Figure 7.
 
CCH activates a nonselective cation current. Whole-cell patch-clamp recordings were made from Müller cells (Vhold = −60 mV) in K+-free solution (+100 μM BaCl2). (A) Current measured at −120 mV and +80 mV before and after application of 20 μM CCH in a representative Müller cell. (B) I-V relationship for current measured in the absence (a) and presence (b) of CCH for the cell shown in (A). (C) Current measured in a representative cell at −120 mV and +80 mV before and after application of 10 μM CCH in the presence of 100 μM Gd3+. (D) I-V relationship for peak current measured in the absence (a) and presence (b) of CCH plus Gd3+ for the cell shown in (C). For I-Vs shown in (B, D), current was sampled in 40-mV increments from −120 mV to +80 mV. Capacitance values for the cells shown are 56 pF for the cell in (A, B) and 37 pF for the cell shown in (C, D).
Figure 7.
 
CCH activates a nonselective cation current. Whole-cell patch-clamp recordings were made from Müller cells (Vhold = −60 mV) in K+-free solution (+100 μM BaCl2). (A) Current measured at −120 mV and +80 mV before and after application of 20 μM CCH in a representative Müller cell. (B) I-V relationship for current measured in the absence (a) and presence (b) of CCH for the cell shown in (A). (C) Current measured in a representative cell at −120 mV and +80 mV before and after application of 10 μM CCH in the presence of 100 μM Gd3+. (D) I-V relationship for peak current measured in the absence (a) and presence (b) of CCH plus Gd3+ for the cell shown in (C). For I-Vs shown in (B, D), current was sampled in 40-mV increments from −120 mV to +80 mV. Capacitance values for the cells shown are 56 pF for the cell in (A, B) and 37 pF for the cell shown in (C, D).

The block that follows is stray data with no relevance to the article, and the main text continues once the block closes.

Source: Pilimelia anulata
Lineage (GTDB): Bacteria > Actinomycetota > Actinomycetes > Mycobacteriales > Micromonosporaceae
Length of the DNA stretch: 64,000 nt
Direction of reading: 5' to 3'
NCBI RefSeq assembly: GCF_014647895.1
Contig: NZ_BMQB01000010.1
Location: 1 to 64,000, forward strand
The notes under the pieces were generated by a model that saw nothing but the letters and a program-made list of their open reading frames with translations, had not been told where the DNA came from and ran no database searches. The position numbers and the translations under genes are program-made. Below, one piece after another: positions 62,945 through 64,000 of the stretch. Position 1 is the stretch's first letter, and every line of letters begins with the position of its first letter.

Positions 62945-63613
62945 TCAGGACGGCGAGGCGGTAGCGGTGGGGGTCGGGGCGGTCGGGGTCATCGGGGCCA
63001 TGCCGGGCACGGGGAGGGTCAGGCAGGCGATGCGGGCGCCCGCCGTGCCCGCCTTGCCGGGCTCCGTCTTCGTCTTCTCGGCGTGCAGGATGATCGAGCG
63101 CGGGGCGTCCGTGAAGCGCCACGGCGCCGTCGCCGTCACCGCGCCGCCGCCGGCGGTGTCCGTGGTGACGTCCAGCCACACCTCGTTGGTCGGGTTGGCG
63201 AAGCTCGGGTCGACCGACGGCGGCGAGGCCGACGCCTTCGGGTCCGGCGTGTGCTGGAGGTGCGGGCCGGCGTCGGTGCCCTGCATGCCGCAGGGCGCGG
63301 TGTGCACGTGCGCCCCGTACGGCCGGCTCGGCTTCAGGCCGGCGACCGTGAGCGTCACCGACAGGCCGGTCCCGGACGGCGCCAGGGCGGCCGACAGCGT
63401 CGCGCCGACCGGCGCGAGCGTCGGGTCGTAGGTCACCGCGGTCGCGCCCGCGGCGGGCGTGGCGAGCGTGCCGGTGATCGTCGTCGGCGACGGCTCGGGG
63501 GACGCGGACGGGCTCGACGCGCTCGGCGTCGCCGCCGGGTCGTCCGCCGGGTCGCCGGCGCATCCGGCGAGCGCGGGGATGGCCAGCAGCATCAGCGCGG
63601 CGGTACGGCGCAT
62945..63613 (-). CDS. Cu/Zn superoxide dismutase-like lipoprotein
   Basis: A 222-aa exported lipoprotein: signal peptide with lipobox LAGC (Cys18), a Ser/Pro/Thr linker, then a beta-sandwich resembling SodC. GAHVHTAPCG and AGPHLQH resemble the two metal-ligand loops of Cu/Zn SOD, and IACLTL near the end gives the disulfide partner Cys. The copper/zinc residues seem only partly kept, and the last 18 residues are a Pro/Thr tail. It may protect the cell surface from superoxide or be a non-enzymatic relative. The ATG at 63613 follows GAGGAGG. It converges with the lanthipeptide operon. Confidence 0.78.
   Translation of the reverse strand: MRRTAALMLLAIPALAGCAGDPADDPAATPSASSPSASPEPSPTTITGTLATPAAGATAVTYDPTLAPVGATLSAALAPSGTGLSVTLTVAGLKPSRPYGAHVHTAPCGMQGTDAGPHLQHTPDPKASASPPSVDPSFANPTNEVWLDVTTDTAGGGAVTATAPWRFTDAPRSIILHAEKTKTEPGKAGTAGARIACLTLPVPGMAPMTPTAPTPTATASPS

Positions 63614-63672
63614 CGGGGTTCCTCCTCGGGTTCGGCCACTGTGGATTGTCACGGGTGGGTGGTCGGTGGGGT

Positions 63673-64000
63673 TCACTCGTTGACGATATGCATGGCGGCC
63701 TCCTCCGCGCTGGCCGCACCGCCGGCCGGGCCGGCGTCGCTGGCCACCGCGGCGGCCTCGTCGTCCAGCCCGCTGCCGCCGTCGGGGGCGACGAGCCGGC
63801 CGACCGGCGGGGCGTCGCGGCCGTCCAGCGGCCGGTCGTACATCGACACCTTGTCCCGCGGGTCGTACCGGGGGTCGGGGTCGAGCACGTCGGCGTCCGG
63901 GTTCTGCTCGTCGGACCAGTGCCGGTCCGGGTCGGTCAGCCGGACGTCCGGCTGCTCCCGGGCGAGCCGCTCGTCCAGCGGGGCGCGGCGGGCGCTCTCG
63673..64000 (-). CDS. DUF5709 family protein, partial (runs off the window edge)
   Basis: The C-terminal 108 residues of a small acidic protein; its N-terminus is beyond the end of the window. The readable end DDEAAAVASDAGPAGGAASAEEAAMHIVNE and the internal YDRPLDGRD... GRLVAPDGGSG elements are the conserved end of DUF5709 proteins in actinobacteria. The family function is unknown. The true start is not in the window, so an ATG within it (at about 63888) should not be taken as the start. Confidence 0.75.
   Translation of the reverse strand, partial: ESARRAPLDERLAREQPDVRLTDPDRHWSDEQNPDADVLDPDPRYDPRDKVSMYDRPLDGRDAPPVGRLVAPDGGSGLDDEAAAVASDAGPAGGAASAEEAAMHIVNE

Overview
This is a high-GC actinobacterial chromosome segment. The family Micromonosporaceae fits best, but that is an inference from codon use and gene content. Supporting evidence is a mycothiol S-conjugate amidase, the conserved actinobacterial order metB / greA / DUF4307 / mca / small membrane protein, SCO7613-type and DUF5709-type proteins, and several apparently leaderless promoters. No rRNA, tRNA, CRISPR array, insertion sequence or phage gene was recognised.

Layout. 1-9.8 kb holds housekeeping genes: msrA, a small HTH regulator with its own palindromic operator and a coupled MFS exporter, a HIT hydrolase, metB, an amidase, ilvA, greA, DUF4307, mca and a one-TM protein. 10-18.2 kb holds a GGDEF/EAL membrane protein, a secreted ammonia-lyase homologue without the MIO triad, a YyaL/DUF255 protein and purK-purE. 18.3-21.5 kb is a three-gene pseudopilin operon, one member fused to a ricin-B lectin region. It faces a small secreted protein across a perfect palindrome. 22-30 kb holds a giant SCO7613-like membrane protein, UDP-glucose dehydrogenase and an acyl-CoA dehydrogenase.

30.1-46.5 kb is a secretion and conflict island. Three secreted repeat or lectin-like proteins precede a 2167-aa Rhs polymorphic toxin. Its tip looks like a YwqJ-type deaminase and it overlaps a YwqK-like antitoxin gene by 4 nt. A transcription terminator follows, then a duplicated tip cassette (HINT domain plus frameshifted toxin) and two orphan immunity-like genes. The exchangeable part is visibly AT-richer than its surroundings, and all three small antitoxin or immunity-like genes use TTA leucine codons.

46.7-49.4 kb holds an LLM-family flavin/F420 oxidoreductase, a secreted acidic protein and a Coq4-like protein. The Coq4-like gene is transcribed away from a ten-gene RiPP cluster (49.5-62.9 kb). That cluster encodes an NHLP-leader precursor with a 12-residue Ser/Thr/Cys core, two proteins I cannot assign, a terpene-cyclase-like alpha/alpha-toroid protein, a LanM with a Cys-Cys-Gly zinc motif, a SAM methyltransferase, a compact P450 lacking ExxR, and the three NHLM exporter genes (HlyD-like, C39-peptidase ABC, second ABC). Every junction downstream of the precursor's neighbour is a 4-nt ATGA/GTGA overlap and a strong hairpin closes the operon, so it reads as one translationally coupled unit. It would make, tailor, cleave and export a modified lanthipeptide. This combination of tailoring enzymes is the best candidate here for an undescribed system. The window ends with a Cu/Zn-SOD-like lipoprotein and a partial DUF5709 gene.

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Figure 1.
 
Immunocytochemical analysis of mouse Müller cells in primary culture. The purity of the Müller cell culture was tested by immunocytochemical analysis with Müller cell antigenic markers. Cells were seeded on glass coverslips for 1 to 2 days and probed with primary antibodies that label Müller cells. Immunostaining for (A) CRALBP and (B) GFAP. (C) Overlay image of CRALBP, GFAP, and TO-PRO 3, which was used to label the nuclei. Scale bar, 25 μM.